IPVMU Certified | 01/04/17 05:11pm
I think that would be a significant cost saving if that is a commonly used device for a company. The amount of time it takes to un-box something, set it up to be IP addressed, and then re-box it up is definitely something that often times gets forgotten and can build up over time on a large project. It seems like this wouldn't be possible/practical with most products but it is a neat feature if it can catch on and spread to others
I just "kitted" (what is that?) 22 Hikvision cameras the other day for an install tomorrow and this would have saved me a few minutes overall and been beneficial. I usually pull open the bottom flap on the boxes, as opposed to the top, because it's usually easier to find the whip there. I also don't have to pull out all the screw packs, tools, manuals, discs, brackets, etc.....
And here is someone on Twitter who sees this as negative for integrators:
they have been doing this for a while its not new. since the 311A's came out about 6 months ago
but I would like to know how you got your hands on a Extreme series before I did.
though me a bone what model did you get?
also I like to inspect the contents while i have only got one doa out of about 1400 cameras from Panasonic over the 3 years I have been buying them I still like to inspect the contents cuz I am paranoid like that.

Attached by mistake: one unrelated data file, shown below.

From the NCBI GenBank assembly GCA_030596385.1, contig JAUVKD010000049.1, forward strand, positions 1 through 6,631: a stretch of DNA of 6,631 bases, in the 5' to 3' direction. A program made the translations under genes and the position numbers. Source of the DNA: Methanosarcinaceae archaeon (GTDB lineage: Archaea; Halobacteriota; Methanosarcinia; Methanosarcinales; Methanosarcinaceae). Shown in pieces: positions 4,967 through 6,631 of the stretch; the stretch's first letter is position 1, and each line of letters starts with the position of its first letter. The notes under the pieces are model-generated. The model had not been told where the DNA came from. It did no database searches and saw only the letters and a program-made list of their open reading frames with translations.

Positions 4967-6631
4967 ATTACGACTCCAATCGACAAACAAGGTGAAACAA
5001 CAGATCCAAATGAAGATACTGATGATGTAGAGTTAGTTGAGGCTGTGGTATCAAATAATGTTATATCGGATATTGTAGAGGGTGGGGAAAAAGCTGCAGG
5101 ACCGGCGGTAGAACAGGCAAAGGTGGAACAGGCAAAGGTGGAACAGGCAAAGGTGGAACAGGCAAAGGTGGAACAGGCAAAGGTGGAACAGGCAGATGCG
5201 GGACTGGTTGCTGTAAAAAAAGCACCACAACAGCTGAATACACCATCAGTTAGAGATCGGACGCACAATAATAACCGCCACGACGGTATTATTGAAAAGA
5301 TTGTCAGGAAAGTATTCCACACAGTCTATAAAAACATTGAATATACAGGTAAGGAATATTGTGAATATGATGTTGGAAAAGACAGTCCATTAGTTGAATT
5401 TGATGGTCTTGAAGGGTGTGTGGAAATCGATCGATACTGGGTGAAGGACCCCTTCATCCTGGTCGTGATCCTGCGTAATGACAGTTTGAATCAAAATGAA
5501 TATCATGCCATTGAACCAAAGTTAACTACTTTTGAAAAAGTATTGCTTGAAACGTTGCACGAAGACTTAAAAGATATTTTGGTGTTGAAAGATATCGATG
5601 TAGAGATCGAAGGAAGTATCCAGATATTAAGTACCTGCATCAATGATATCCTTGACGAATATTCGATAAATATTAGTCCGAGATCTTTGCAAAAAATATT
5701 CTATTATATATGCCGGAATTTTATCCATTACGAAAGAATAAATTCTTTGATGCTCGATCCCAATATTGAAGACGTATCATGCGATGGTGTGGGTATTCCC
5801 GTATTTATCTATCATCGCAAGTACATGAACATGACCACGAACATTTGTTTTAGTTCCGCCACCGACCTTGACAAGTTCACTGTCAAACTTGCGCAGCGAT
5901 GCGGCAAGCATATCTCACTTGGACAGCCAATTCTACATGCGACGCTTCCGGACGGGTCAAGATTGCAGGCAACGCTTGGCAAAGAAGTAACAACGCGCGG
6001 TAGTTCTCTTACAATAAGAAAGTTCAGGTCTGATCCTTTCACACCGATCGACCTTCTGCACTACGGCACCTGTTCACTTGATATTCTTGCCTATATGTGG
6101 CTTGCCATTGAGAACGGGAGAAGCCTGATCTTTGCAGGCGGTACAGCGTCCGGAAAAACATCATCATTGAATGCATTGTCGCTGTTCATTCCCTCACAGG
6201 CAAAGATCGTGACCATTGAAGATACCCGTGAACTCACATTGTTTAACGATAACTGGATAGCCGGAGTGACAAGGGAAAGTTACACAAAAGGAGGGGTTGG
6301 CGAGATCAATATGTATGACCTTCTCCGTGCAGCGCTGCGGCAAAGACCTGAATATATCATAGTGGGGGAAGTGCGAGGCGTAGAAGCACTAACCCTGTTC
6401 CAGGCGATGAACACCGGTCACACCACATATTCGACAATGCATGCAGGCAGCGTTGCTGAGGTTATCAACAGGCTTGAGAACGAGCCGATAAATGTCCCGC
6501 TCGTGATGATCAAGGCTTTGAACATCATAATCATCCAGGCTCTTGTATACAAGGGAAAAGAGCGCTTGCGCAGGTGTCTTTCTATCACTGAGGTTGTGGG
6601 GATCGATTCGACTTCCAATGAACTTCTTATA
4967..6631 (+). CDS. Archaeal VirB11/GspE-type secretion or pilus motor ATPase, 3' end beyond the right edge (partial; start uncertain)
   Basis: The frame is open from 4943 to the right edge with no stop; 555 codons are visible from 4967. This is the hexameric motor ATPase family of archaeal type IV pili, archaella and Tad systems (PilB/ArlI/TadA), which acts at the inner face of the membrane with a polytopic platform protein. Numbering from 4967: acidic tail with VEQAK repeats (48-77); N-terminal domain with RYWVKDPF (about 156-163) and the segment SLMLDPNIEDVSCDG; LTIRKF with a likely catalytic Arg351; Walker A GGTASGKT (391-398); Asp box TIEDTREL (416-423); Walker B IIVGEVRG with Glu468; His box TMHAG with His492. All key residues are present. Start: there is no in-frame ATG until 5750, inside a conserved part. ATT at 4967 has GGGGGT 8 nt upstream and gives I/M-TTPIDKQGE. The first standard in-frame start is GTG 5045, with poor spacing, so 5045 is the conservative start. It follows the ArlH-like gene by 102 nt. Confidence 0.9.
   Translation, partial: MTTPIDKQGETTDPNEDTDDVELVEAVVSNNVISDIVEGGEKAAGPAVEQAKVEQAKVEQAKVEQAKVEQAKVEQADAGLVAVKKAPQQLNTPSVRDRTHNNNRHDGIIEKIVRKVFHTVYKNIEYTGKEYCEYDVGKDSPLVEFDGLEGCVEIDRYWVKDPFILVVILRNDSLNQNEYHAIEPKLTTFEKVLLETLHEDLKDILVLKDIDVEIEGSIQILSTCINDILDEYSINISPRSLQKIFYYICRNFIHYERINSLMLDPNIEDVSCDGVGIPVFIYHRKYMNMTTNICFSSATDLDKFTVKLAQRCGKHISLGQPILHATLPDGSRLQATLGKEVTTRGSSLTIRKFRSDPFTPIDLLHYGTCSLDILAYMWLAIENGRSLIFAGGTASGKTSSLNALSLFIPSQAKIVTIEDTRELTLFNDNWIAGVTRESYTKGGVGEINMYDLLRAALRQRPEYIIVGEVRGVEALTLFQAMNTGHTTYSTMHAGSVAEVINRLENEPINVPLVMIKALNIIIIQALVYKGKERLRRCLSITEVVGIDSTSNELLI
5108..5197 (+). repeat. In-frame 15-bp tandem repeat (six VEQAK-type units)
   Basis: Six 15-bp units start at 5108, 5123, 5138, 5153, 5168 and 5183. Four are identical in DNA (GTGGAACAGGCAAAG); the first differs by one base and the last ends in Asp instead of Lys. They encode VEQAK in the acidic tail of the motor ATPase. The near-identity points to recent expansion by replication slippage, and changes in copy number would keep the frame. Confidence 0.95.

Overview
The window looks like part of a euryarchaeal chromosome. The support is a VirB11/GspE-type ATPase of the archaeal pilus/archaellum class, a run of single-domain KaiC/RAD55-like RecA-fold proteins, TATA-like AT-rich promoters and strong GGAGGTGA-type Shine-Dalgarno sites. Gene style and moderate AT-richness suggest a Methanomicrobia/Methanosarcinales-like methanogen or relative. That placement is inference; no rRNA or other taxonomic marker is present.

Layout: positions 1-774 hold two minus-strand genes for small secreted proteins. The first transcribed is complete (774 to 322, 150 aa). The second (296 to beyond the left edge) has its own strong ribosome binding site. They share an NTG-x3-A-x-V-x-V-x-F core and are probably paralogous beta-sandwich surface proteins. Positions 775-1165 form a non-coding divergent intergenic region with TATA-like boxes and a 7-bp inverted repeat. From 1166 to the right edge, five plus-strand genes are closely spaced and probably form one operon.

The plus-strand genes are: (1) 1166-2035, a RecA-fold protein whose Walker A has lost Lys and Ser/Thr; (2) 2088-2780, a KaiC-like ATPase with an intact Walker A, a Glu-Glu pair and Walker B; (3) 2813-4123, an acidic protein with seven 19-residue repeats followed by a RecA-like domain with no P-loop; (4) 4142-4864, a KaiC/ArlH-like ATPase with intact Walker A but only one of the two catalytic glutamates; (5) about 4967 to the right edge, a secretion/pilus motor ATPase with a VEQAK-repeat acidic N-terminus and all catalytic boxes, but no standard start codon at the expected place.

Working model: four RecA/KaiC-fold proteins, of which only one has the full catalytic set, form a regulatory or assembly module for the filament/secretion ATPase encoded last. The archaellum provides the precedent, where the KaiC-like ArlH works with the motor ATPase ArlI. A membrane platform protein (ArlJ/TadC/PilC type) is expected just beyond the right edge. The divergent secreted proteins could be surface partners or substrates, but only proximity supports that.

This is one of those simple things that makes everyone say "I should have thought of that". Pretty cool.
If it had a method to expose the lens and imager this would be perfect. We prestige hundreds of cameras at a time and burn in for 48 hours in addition to preconfiguring. With one prominent brand we get hit with a sizable restocking fee if we do much as break the seal on the box. This is actually a step towards helping the integrator. Well done Panasonic, I am impressed that this came from them.
seems like distributors that pre-configure cameras as a value add before shipping would love this.
This is great for any integrator that has a PITCO (Pre-install test and check-out plan).
I like the idea. As far as death to the installer coming soon, I disagree. Typically the customer has no knowledge of networking and or knowledge of the installation and even if they do, they want to call someone when there is a problem. 99% of them say, I'm not in the camera business, just make it work.
I'm sure the telephone installers all said the same thing 60 years ago.
Any idea how this works on a dome camera? Typically they have a female connector on the camera. How do you get the network cable into the dome? A vandal dome typically has to be opened up, etc.
Is there a short network cable already attached to the camera???